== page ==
The City of Sydney, in collaboration with 2Day FM, has established a special Digital Radio Plus station, NYE2011, which will broadcast a commentary of the two world-class NYE fireworks displays on December 31.
The commentary will be narrated by NYE Fireworks Director Fortunato Foti and will include insights into the visual impact of the explosives as well as personal stories from a seventh-generation pyrotechnician.
Lord Mayor Clover Moore MP said one in five people in NSW are living with visual impairments and the City is committed to producing events that are open and accessible to everyone.
“Sydney New Year’s Eve is the biggest event in Australia, attracting 1.5 million people to the Harbour Foreshore, while 2.6 million people across the country watch the fireworks on their televisions at home,’’ Lord Mayor Clover Moore MP said.
“The City is continually looking at ways to make this world-class event accessible to everyone in the community, which is why we have established the NYE2011 digital radio station and commentary.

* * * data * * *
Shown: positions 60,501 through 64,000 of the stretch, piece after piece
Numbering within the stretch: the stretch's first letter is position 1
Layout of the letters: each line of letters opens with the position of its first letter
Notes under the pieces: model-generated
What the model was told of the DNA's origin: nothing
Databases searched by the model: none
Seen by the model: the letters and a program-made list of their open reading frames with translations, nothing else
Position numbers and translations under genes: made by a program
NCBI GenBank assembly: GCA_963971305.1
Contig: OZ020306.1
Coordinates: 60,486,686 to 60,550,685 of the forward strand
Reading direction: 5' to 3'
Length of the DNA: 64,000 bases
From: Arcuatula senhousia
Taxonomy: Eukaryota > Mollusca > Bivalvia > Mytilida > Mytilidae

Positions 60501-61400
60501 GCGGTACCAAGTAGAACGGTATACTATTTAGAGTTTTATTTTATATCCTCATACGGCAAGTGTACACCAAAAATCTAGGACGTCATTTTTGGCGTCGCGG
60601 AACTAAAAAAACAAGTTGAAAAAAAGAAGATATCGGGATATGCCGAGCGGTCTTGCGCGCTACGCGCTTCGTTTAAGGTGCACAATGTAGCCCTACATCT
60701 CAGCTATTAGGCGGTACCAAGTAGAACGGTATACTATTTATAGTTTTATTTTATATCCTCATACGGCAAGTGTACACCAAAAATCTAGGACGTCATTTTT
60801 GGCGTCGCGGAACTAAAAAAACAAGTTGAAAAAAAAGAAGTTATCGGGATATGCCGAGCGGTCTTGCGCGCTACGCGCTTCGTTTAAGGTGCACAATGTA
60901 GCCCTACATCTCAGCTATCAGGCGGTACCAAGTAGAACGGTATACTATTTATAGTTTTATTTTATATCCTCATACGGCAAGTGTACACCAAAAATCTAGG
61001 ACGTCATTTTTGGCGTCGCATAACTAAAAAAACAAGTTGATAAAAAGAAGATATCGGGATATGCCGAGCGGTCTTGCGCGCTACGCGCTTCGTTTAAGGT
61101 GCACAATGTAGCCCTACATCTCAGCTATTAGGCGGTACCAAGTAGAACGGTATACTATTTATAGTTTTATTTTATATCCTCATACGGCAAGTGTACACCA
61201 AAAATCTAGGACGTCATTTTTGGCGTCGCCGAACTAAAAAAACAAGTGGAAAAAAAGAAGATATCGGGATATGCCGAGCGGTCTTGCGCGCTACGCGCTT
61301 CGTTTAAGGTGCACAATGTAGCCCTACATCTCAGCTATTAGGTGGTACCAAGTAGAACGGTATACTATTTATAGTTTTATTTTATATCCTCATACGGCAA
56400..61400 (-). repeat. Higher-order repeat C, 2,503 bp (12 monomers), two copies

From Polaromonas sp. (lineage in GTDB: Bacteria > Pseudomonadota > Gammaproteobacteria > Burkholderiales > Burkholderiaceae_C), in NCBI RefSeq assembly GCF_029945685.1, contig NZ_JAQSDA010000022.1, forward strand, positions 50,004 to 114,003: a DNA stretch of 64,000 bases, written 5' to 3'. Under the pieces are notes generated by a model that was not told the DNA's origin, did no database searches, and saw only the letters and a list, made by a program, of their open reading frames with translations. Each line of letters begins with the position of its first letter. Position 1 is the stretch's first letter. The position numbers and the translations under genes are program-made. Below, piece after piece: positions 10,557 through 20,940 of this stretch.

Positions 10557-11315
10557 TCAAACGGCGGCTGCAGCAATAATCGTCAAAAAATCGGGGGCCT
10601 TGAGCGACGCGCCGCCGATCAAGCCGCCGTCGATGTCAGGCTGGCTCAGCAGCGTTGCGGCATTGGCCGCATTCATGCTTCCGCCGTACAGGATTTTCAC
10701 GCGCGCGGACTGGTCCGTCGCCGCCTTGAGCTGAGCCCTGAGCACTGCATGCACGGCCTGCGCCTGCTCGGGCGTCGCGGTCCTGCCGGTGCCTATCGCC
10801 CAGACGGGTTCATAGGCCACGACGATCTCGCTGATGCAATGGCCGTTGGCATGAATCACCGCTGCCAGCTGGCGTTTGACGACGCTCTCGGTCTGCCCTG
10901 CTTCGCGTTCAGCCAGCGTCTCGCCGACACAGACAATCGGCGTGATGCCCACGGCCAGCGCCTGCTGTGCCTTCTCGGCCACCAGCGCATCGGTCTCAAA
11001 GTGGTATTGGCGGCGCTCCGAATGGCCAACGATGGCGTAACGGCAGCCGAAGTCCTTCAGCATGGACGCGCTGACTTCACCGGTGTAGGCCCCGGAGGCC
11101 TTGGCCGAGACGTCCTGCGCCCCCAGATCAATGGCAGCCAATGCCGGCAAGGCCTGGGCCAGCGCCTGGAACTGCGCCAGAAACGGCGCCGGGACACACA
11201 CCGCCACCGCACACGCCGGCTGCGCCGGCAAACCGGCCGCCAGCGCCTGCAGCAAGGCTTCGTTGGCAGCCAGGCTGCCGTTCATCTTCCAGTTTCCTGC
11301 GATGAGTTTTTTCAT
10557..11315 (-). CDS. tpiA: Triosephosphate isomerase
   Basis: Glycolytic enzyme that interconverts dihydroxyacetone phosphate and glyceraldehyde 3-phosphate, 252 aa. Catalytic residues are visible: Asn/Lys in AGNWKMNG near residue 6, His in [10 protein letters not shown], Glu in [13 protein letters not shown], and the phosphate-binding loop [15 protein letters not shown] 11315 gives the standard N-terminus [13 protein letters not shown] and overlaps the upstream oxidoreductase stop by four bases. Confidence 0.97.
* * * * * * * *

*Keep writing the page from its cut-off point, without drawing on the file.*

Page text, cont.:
“We want to ensure that people with visual impairments have the chance to appreciate the excitement and wonder that our celebrations inspire.”
NYE11 Fireworks Director Fortunato Foti said narrating the eight-minute 9PM Family Fireworks and the 12-minute Midnight Fireworks was all about evoking the mood that each colourful display creates.
“We choreograph the fireworks months before the event and we don’t actually see them until everyone else does, so it’s pretty much in our imagination until the day,’’ Mr Foti said.
“A lot of fireworks are based on flowers, such as dahlias, peonies and chrysanthemums and then there are three colour ranges: the classic colours, the pastel palette and then the glittering ones.
We’re creating a cultural and creative City with
world class events like Sydney New Year’s Eve

“But it won’t just be a literal description of the fireworks, it will be about the mood that has been created with colours for each segment and I’m also going to talk a bit about the family history and the history of fireworks.”
The Foti family has a rich tradition of pyrotechnology and began mixing gunpowder and chemicals in 18th-century Italy.
The family, now based at Leppington, in Sydney’s south west, has been creating the Sydney New Year’s Eve fireworks displays since 1997.
According to the 2006 Census, 300,000 Australians are living with vision impairment and that number is expected to double by 2020.
People who are visually impaired who don’t own a digital radio should visit www.digitalradioplus.com.au for more information.

www.sydneynewyearseve.com